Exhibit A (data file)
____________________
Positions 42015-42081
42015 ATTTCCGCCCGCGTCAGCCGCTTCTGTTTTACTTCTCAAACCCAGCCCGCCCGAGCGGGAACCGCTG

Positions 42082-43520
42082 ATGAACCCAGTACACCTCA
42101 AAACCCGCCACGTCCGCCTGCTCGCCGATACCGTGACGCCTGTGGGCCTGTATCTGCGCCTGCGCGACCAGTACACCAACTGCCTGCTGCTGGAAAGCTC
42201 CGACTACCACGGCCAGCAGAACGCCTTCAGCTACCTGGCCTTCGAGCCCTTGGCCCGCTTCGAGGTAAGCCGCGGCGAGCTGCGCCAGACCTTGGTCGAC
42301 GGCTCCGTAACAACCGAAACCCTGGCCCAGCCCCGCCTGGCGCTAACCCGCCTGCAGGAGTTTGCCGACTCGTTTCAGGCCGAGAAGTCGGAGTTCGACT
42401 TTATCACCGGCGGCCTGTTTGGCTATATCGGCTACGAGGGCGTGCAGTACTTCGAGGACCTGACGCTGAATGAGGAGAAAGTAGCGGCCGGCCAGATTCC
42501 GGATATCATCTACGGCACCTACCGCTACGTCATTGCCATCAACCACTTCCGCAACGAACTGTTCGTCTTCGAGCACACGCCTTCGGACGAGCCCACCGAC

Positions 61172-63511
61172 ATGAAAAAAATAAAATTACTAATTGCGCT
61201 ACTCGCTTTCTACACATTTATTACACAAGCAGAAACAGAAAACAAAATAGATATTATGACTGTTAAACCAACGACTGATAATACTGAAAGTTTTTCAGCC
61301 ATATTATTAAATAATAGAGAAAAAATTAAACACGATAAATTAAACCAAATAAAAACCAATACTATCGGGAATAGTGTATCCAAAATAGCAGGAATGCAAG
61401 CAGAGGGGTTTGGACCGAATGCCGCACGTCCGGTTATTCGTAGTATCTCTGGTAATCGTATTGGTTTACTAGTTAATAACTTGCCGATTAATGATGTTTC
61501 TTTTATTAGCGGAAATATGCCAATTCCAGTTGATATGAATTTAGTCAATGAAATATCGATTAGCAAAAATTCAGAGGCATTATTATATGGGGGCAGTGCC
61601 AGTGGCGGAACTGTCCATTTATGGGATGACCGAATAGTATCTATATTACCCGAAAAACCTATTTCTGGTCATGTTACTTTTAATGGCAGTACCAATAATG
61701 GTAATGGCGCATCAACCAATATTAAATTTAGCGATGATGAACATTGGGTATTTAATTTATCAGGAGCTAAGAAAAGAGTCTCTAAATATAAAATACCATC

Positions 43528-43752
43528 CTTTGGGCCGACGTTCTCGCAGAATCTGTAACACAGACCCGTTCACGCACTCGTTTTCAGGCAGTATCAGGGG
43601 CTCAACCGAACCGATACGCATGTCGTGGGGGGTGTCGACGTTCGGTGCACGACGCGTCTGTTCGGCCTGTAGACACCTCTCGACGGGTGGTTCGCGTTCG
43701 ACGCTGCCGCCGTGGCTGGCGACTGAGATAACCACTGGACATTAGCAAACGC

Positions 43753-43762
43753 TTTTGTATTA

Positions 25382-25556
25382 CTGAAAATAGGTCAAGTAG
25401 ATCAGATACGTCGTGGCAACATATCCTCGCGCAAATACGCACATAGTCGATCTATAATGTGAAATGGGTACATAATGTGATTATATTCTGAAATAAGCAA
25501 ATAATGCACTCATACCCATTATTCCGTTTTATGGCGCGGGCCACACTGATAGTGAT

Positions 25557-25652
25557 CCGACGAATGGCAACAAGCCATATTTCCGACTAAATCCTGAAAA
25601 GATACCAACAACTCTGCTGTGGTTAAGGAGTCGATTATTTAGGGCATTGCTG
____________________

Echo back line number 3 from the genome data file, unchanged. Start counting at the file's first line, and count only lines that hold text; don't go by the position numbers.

Positions 42082-43520